La Nina Winter? Gardeners Beware and Prepare

Posted by Steve Graham | Oct 11, 2010
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A little girl could wreak havoc on your garden this winter and spring. The weather pattern known as La Niña, or the little girl, is already gathering strength in the Pacific. The National Oceanic and Atmospheric Administration (NOAA) predicts a moderate to strong La Niña system through May. This is likely to lead to unusual weather, ranging from storms in Seattle to droughts in Dallas.

La Niña, the meteorological opposite of El Niño, is characterized by low water temperatures at the tropical Pacific Ocean surface. However, it has far-reaching impacts. La Niña typically brings lousy surf in cold water, so surfers know what they are getting into.

For most of North America, La Niña will be less predictable. The weather system brings unusual and unpredictable weather patterns, but it typically means more storms, rain and snow through winter in the Pacific Northwest, and less precipitation and fewer storms across the southern half of the United States.

More than a century ago, Peruvian fishermen first identified El Niño as an unusually intense warm current around Christmas. It has since been intensively studied and defined as part of a cyclical weather pattern. Only in the past two decades has the other end of the cycle - La Niña - been identified and studied.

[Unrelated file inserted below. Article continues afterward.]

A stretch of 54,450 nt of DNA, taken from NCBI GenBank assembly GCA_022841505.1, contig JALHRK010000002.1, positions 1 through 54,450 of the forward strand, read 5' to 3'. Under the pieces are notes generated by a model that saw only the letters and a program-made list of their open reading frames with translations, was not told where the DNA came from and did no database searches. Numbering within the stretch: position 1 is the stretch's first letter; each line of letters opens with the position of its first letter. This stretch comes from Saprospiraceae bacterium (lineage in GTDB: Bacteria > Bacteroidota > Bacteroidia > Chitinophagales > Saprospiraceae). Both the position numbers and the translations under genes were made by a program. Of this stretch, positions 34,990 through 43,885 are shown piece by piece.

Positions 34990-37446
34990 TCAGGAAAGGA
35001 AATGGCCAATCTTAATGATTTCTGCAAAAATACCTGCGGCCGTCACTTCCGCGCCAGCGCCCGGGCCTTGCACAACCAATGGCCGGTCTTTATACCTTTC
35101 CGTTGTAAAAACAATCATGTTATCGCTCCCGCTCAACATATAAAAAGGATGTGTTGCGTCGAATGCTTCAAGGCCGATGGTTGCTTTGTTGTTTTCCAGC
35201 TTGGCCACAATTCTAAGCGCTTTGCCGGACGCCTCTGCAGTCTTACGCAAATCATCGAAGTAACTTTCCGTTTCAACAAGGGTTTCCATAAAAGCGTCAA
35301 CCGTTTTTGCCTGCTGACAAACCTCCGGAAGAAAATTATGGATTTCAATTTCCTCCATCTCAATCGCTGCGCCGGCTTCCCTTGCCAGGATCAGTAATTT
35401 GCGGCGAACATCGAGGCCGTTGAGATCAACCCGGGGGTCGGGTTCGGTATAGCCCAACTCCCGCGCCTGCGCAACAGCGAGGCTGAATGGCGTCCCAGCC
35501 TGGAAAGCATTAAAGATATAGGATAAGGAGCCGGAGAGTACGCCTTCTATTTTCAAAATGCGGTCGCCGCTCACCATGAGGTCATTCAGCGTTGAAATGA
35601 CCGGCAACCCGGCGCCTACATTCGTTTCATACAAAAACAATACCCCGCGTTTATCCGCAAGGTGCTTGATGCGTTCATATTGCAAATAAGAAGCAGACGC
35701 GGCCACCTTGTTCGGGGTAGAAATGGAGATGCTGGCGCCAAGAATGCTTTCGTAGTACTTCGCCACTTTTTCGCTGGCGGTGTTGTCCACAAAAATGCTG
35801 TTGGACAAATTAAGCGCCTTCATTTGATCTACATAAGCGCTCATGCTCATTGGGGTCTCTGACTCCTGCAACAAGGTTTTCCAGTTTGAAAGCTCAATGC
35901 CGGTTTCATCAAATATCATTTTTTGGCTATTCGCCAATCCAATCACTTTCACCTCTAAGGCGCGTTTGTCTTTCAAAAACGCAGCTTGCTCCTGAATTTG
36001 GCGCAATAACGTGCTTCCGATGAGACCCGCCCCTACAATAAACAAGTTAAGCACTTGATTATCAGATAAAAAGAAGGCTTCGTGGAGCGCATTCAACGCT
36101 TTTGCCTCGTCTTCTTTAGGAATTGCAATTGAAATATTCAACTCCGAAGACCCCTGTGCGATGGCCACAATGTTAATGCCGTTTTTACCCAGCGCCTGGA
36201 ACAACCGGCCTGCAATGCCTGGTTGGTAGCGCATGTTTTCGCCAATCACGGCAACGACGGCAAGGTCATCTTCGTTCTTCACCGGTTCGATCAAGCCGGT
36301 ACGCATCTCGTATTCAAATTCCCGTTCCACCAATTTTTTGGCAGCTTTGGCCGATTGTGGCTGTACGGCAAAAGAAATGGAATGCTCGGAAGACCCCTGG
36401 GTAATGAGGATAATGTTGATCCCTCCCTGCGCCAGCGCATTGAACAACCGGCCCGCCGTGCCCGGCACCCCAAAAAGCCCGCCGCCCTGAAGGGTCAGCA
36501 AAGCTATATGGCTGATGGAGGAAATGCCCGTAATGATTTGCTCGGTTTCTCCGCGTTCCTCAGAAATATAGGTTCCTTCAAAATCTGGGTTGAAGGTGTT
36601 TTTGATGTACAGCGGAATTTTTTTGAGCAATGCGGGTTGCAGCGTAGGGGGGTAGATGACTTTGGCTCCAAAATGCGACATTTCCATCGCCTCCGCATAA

Since then, meteorologists have tracked significant global weather changes during La Niña years. The greatest temperature variations are expected in Texas and New Mexico, as well as the northern tip of Alaska. New Mexico and Arizona, not known for much winter precipitation, can expect even drier than average conditions.

The report also shows past impacts, averaged across the past 18 La Niña episodes. Arkansas and Louisiana saw the greatest drop in precipitation from an average year. Arkansas is bracing more of the same this year. The National Weather Service reports more than half of Arkansas is already in moderate to severe drought, and the drought conditions will continue spreading through the state.

Gardeners throughout the southern half of the United States should prepare for a hot, dry winter and pay heed to established plants that typically can be ignored all winter. They may suffer if they are expecting more precipitation.

On the other hand, don't overcompensate now with too much irrigation. La Niña weather is unpredictable - even more unpredictable than every other year in the recent past. Keep an eye on this little girl. She could make things interesting.

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